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Declared a UNESCO World Heritage site in 1978, Gorée Island serves as a reminder of the atrocities of the slave trade. Built on volcanic rock it was an ideal location for traders to dock their ships. Visit The House of Slaves and musems which depict womens backgrounds and history (the vast majority of slaves were women). 


"After successfully obtaining my Mali visa when I returned to Dakar from Saint-Louis, I was able to relax and spend the afternoon on Gorée Island. This island, about 25 minutes by ferry from Dakar, was once West Africa's most famous slave centre. It is so peaceful and pleasant to walk round now, that it’s hard to imagine what it must have been like at the height of the slave trade. At that time slaves were often stored here in cells for upto 3 months awaiting shipment to the 'new world'. The island was first settled by the Portuguese in the 1450's, followed by the Dutch, then British, and finally to the French in 1600.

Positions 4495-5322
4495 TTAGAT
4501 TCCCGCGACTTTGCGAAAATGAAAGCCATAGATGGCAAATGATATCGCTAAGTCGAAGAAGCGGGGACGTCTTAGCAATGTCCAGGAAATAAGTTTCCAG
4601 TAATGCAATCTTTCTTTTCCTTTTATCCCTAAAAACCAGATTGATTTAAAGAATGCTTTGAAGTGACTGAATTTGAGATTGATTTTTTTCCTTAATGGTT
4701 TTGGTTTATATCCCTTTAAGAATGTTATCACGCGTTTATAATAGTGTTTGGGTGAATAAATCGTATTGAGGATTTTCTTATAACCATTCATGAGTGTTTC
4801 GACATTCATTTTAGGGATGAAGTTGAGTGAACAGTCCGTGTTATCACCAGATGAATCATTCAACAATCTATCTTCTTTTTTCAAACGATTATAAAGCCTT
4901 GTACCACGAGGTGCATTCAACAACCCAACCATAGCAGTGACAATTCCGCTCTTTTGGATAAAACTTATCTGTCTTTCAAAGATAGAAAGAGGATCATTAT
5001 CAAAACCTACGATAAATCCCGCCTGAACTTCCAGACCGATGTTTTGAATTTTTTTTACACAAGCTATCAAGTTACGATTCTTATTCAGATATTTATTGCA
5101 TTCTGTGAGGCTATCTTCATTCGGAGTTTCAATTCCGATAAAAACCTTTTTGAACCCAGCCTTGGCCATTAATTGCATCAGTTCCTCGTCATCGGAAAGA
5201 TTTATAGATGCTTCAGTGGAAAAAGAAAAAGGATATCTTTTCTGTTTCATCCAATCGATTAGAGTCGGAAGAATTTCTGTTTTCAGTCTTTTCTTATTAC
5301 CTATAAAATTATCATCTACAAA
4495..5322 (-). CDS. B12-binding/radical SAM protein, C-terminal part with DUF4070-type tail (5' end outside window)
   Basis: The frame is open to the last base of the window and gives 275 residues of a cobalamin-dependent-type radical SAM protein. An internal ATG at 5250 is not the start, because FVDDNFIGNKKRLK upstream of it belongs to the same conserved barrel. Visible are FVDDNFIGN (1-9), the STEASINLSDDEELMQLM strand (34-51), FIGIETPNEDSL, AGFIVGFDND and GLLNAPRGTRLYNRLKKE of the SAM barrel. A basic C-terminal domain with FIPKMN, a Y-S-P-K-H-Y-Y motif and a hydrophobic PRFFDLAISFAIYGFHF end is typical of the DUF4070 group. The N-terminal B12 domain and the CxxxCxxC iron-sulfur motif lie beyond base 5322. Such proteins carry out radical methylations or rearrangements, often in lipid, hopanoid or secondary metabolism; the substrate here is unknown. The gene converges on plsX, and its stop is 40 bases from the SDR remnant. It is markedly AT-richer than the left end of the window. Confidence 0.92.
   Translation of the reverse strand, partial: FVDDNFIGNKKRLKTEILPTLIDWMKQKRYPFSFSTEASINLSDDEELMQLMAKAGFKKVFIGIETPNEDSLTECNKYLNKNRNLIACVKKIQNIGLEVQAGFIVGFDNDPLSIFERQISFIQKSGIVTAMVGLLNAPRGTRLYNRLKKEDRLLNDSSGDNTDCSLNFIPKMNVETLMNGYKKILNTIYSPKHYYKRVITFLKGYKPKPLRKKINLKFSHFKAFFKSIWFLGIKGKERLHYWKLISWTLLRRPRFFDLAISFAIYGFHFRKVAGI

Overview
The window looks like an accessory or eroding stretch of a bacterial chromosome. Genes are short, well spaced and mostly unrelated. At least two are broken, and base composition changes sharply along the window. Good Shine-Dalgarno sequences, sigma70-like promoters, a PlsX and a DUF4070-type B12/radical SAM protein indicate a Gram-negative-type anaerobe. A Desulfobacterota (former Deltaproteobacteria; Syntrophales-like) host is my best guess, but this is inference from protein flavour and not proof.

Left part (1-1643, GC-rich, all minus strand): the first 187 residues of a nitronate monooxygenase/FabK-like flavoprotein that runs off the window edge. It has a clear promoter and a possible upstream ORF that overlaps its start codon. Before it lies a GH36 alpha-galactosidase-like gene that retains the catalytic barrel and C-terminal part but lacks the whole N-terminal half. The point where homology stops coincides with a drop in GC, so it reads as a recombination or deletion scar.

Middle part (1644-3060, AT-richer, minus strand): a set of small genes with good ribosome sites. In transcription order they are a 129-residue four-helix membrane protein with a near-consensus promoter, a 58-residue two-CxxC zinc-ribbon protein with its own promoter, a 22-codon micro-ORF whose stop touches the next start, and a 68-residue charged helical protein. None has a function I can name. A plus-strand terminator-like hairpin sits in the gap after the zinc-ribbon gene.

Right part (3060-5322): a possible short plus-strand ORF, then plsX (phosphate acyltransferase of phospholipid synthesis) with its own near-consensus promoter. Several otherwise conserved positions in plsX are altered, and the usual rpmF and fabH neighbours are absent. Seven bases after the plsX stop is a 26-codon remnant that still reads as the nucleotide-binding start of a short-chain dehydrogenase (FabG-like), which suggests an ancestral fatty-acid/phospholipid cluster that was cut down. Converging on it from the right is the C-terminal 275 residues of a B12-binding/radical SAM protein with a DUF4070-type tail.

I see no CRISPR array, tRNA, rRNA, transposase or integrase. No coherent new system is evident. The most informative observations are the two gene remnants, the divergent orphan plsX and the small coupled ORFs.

With no new buildings or cars, and the breeze off the sea keeping things cool, I found this island a most relaxing place to be after Dakar. I was even left in peace to explore the old slave houses and main fort, with its second world war defences used in the making of the film 'The Guns of Navarone'. I think the general neglect, to which most of the buildings were suffering, seemed to add to the charm of the place." - MH 

Gorée Island off coast of Dakar, 1992

  • All items are produced from original paintings by Martyn Hanks.

    Prints: Size is A4 (8.27" x 11.69"/210 x 297mm). Printed onto high quality 245gsm fine art watercolour paper to give the print an authentic look and feel. Supplied in a textured off white mount size 12" x 16" (305 x 406mm), backed and sealed in a clear cellophane wrap and delivered in a protective carton to ensure it reaches you in perfect condition.

    Cards: Size 7" X 5"/178 x 127mm. Packaged in a clear cellophane wrap with a top quality 150gsm self-seal white envelope.

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